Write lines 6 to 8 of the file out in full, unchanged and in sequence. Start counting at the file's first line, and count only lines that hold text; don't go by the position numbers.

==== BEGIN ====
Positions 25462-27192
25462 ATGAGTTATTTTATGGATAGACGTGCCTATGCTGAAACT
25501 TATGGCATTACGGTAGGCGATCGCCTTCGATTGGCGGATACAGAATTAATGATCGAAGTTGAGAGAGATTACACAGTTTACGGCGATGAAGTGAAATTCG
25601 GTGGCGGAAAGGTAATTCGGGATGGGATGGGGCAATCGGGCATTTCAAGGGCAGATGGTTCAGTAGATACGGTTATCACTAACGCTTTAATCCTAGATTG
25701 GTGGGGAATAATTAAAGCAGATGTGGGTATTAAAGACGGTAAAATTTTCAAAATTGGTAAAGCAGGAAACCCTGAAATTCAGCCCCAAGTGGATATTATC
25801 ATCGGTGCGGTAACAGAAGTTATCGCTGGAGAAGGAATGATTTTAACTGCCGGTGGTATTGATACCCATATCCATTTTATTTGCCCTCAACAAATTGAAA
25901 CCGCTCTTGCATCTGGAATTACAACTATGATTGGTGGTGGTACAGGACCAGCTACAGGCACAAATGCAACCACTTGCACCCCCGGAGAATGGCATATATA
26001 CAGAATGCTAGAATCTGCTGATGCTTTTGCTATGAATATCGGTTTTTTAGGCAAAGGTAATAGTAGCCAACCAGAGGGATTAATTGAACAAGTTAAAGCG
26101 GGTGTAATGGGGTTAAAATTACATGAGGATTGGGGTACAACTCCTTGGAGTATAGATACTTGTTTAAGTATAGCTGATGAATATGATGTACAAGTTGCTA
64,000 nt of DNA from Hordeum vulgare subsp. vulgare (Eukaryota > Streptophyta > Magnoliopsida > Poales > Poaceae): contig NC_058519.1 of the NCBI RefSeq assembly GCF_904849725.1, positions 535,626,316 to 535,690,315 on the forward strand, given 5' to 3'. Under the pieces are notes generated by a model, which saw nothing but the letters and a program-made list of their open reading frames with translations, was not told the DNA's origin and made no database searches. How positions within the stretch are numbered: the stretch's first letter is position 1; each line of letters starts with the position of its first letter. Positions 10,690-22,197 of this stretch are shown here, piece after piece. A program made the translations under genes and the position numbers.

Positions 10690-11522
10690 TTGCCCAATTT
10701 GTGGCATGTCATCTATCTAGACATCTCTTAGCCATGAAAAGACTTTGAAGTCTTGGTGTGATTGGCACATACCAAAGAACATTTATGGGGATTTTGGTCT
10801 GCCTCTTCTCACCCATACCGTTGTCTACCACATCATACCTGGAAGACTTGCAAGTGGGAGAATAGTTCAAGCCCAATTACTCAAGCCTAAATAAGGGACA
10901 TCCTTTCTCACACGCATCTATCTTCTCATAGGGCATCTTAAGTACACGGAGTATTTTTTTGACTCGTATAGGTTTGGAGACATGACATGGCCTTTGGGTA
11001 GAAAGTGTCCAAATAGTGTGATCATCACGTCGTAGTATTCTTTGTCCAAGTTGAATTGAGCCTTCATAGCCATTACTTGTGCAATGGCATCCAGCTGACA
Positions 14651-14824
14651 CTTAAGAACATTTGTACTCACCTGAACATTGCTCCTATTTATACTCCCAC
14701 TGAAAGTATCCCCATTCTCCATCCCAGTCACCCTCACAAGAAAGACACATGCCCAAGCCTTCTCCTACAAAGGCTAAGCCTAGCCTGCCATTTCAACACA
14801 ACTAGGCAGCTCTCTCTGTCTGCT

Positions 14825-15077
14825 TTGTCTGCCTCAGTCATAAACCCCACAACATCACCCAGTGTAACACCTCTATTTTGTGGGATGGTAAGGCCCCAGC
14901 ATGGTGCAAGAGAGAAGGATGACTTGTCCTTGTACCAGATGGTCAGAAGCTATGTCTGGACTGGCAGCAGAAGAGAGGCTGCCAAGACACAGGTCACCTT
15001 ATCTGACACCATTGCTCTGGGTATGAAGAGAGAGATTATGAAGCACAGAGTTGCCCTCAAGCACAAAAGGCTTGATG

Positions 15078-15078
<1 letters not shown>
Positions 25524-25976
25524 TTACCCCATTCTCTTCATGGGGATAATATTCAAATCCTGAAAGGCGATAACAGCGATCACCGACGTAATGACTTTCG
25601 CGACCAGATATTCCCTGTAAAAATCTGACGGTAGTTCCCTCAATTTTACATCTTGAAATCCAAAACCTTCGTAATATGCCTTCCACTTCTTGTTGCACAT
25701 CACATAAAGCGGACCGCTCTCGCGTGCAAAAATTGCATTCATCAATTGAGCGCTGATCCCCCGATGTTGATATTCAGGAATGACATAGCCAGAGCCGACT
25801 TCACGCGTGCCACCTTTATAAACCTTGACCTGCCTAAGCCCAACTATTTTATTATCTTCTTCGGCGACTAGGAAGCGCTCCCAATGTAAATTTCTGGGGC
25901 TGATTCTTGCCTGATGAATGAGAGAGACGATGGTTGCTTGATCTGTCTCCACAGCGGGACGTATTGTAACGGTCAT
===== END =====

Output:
25801 ATCGGTGCGGTAACAGAAGTTATCGCTGGAGAAGGAATGATTTTAACTGCCGGTGGTATTGATACCCATATCCATTTTATTTGCCCTCAACAAATTGAAA
25901 CCGCTCTTGCATCTGGAATTACAACTATGATTGGTGGTGGTACAGGACCAGCTACAGGCACAAATGCAACCACTTGCACCCCCGGAGAATGGCATATATA
26001 CAGAATGCTAGAATCTGCTGATGCTTTTGCTATGAATATCGGTTTTTTAGGCAAAGGTAATAGTAGCCAACCAGAGGGATTAATTGAACAAGTTAAAGCG